{¶11} Ruth had a stroke in June 2017, and, though her health started to deteriorate, she remained sharp and strong-willed. Debbie had taken care of her in

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the past, but by that time, Debbie had moved to the state of Washington. Thereafter, Debbie employed a service called Right at Home to provide daily home care to Ruth. According to Right at Home caregivers, Debbie would call often to check on Ruth.

{¶12} In December 2017, Debbie called Larry and told him that Ruth was in bad shape. She asked that he and Mark find some time to visit Ruth. On December 19, Mark and Larry finally visited her, which was Larry's only visit, and he left town after his visit. Mark returned on December 21. At that time, he had the opportunity to read Ruth's will and power of attorney, after which he became infuriated.

{¶13} Lisa Luehrmann was Ruth's niece by marriage and a beneficiary under the terms of the will. She was a nurse who had also been helping care for Ruth. Luehrmann said that Ruth often spoke fondly of Debbie, but rarely mentioned Larry or Mark. After their visit, Larry and Mark both called Luehrmann and asked her to be the executor of Ruth's estate. Luehrmann felt uncomfortable with that request, as she had just met Larry and Mark and she was not a "blood relative." She indicated that Ruth was "was a little annoyed or troubled" by Mark and Larry's visit.

{¶14} One of Ruth's caregivers wrote in a contemporaneous note that Mark and Larry made Ruth "upset" and "extremely confused." When they left, her anxiety "became so bad" and there was "lots of crying and also thinking she was going to die sooner." The caregiver had to sit in Ruth's room for an hour after they left "so she could calm down."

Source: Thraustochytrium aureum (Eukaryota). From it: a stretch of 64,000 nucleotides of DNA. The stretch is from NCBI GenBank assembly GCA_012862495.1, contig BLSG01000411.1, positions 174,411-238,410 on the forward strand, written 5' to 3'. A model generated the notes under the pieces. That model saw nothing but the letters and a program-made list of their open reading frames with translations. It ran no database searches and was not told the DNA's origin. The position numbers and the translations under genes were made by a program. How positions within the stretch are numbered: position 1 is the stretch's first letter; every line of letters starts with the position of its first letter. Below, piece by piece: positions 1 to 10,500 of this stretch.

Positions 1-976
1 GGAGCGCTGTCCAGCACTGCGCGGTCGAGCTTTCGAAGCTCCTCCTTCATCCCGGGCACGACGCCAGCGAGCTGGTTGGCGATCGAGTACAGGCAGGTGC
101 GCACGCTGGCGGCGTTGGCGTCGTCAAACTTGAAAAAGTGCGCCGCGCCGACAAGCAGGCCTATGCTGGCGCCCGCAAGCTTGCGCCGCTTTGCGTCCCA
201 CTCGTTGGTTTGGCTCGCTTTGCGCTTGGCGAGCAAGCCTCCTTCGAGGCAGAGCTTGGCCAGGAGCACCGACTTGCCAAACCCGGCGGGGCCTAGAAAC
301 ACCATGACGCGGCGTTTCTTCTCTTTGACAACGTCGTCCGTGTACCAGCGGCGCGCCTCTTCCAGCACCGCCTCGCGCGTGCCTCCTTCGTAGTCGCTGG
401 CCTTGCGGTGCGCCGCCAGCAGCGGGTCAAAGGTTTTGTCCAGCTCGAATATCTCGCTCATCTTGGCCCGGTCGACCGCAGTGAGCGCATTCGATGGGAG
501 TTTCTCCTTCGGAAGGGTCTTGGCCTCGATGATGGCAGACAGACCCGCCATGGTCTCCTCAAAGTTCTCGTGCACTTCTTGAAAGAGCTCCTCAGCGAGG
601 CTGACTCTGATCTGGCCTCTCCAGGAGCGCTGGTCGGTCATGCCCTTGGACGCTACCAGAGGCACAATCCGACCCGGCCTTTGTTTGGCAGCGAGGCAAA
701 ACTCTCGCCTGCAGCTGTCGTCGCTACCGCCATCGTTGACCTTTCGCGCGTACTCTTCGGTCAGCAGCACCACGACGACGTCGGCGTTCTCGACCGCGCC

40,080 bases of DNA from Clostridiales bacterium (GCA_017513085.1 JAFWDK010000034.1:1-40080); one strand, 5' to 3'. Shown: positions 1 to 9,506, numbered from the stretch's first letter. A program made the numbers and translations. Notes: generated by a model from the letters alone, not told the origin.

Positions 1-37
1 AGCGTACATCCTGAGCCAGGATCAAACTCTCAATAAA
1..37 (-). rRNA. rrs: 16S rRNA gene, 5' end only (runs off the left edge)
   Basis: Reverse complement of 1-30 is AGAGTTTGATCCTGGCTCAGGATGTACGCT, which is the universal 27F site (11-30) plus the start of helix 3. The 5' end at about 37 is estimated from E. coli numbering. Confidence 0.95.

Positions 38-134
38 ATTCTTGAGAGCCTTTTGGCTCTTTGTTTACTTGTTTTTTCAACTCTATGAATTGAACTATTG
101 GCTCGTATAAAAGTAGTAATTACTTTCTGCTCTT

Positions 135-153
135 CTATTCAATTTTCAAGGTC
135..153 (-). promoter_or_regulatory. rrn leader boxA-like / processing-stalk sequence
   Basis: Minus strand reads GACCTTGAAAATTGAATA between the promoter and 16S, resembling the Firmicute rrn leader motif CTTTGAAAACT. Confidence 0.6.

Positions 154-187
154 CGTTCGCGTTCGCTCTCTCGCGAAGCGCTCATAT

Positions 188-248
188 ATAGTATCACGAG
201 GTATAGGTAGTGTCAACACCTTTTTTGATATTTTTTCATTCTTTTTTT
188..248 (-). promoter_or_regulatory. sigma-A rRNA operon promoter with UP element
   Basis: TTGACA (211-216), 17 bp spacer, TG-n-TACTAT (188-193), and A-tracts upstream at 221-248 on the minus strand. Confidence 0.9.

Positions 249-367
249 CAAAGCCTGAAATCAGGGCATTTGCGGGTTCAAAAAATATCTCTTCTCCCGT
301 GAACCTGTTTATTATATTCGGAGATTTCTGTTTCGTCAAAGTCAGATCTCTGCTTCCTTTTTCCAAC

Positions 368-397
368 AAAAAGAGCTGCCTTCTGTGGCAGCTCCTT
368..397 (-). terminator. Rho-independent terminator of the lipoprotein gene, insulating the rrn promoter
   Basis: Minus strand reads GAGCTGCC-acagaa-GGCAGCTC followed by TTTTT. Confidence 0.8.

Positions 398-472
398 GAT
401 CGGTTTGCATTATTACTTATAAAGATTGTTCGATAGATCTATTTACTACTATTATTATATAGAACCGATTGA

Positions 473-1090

{¶15} Mark also called Seiler, after seeing his name on the will. He accused Seiler of being in cahoots with Debbie's husband, whom Seiler had never met. Mark made several hostile comments and hung up the phone on Seiler.

{¶16} Subsequently, Mark called Hamilton County Adult Protective Services ("APS"). In that call, he described his aunt as "of sound mind and very sharp." He

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stated that Debbie was not caring for Ruth and that she was just waiting for her to die since she would inherit the bulk of Ruth's estate. According to Mark, Debbie only wanted the services of hospice, not health care providers.

{¶17} That same day, APS went to visit Ruth. Debbie, who had taken an overnight flight, was annoyed that Mark had called APS, but she gave the APS caseworker unfettered access to Ruth. Debbie told the caseworker that she had been caring for Ruth and that there had been a feud between her and her brothers since their mother's death. She said that she had tried numerous times to get Ruth to "go to hospice," but Ruth had refused.

{¶18} The notes from APS showed that the caseworker had no concerns about Ruth's care. Ruth was confused about her power of attorney, the contents of her will, and what would happen after her death. But the notes also showed that Ruth said that "Mark and Larry have done nothing for her, and that Debbie has done a significant amount for her." She also stated that "Debbie is a good person to care for her and that she is more familiar with medication/health problems." The notes also showed that Ruth did not want services from hospice, and she did not want to cause any more family conflicts.

{¶19} The following day, APS spoke with personnel from Right at Home. They reported that Ruth's health was declining, that no one had met Mark or Larry, that Lisa and Debbie were the only people who had been at Ruth's home, and that there had "never been any shady dealing." They also reported that Ruth had eventually agreed...